Using health insurance for counseling – YES or NO?
A decision to use insurance depends entirely on your situation. When seeking mental health treatment, using insurance to pay for sessions should be considered carefully. There are many things that individuals don’t know about insurance. I will explain some of it here.
The first thing to know is that insurance companies only pay to treat diagnoses. Therefore, if you want insurance to pay for mental health care, you MUST have a diagnosis. Diagnoses range from minor (adjustment disorders or generalized anxiety) to severe (post-traumatic stress disorder or major depressive disorders). Even if you seek counseling for general life stressors, you will end up with a diagnosis when opting to use insurance. Any diagnosis reported to your insurance company becomes part of your permanent medical record. Make sure to ask your therapist about your diagnosis!
What happens once I get a diagnosis?
The law requires that insurance companies store patient health information to calculate an annual “patient risk score” representing the specific patient’s disease burden for the Department of Health and Human Services (DHHS). Each year those scores are calculated and sent to the government. Companies, like life insurance, will use this data to determine individual rates and risks. However, it is unknown precisely how else the government uses these patient risk scores.
How might a diagnosis impact me?
Let’s compare this to car insurance. If the repair cost of a minor fender bender was less than $1,000, would it make sense to use car insurance or pay for the repairs out of pocket? Will using insurance to pay for the repair affect my premium? What are the benefits of paying out-of-pocket? Advantages to paying for repairs out-of-pocket might include avoiding hefty premium increases and potentially losing safe driver discounts. However, using insurance is sometimes unavoidable. When damage is significant, or you cannot afford the out-of-pocket expense- definitely use your insurance! To summarize, paying out of pocket for more minor repairs and using insurance for more extensive repairs is probably your best bet. The benefit should always outweigh the cost.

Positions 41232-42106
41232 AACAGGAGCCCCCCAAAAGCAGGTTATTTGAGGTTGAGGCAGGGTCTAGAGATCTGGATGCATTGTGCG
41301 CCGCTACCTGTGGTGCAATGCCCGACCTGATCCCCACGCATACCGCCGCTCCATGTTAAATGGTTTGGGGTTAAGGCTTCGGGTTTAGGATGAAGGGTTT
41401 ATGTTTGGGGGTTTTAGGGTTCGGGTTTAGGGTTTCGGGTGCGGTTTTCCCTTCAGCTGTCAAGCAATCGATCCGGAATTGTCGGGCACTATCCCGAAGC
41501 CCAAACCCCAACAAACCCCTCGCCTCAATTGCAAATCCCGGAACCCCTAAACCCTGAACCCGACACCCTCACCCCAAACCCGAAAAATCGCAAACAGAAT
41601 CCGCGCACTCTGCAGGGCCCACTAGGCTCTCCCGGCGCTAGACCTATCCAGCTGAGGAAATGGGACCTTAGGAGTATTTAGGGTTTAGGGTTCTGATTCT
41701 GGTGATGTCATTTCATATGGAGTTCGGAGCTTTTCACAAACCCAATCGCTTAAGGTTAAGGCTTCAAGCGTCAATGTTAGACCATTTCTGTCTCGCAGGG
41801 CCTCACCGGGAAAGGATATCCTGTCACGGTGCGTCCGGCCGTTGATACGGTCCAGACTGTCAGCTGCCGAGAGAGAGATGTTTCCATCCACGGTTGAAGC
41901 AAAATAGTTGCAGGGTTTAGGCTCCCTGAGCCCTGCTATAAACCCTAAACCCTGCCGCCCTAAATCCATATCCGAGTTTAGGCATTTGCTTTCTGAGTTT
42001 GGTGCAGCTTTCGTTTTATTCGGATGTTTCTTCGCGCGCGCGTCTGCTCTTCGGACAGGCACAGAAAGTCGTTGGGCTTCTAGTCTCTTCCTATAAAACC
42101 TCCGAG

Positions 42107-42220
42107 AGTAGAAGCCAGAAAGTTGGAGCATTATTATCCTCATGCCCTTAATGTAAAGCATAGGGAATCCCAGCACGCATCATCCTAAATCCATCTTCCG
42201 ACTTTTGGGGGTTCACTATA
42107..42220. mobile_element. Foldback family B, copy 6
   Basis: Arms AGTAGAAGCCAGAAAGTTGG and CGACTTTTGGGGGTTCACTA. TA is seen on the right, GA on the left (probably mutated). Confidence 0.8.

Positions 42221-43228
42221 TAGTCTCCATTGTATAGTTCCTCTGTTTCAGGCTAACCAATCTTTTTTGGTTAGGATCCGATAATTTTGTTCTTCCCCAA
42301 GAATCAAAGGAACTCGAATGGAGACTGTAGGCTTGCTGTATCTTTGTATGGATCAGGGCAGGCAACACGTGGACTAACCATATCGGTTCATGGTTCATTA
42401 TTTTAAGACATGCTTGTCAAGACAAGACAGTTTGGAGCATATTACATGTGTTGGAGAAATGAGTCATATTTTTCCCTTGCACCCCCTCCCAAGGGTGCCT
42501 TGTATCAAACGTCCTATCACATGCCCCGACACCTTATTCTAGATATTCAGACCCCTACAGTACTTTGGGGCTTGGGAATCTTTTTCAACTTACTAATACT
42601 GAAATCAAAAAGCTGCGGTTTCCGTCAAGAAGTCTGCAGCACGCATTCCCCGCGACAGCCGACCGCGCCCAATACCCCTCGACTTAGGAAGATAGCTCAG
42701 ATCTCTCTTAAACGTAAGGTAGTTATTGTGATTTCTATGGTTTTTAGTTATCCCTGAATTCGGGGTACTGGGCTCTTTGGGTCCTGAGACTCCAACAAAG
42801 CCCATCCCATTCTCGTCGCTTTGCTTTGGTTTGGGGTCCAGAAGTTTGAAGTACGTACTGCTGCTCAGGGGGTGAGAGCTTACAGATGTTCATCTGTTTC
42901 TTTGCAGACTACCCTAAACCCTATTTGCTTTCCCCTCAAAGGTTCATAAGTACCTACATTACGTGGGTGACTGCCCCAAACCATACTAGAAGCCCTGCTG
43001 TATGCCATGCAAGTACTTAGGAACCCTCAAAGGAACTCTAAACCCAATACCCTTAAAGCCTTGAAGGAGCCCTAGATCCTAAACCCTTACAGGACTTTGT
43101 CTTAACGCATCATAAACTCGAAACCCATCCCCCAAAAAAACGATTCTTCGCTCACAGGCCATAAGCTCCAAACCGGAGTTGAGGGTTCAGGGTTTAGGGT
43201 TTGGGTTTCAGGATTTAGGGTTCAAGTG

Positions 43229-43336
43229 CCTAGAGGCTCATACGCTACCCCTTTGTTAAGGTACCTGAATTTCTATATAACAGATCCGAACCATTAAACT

The same is valid with health insurance. If you expect treatment to be brief, it would be wise to avoid using insurance. Using insurance and receiving a diagnosis could negatively impact you in the future. Remember, insurance won’t pay without a diagnosis! Having a diagnosis will likely increase your patient risk score and negatively affect future life insurance rates. Diagnoses could also impact specific careers ex: pilots, first responders, and healthcare professionals. When able, paying out of pocket for mental health counseling is a wise choice- especially when seeking brief services. However, if you anticipate needing long-term therapy, seeking a therapist that accepts insurance might be a better option.
Another benefit to paying out of pocket is that you may get a more skilled therapist. Many top-notch healthcare professionals can not accept the low rates that insurance companies will pay. Highly qualified healthcare professionals are invested in enhancing their skills so they can provide their clients and patients with the very best evidence-based care. Accepting the low reimbursement rates from insurance companies doesn’t compensate them for their commitment to their practice.
What are your options?
First, find a therapist that fits your needs. If you can’t afford to pay out-of-pocket but need help, find a counselor who accepts your insurance and get the help you need as soon as possible. If you have the means to pay out of pocket and think you will only require brief counseling, go that route. You’ll avoid the diagnosis and possible adverse consequences down the road. The therapists at CARE are highly qualified, and they use modern evidence-based therapies, so clients typically experience quick results. Our average client only requires seven sessions. That is less than $1,000! 95% of our clients will never require therapy again!
Here’s a short article by SBLI that’s worth a read: /https://www.sbli.com/what-to-know-about-buying-life-insurance-when-you-have-depression-and-anxiety/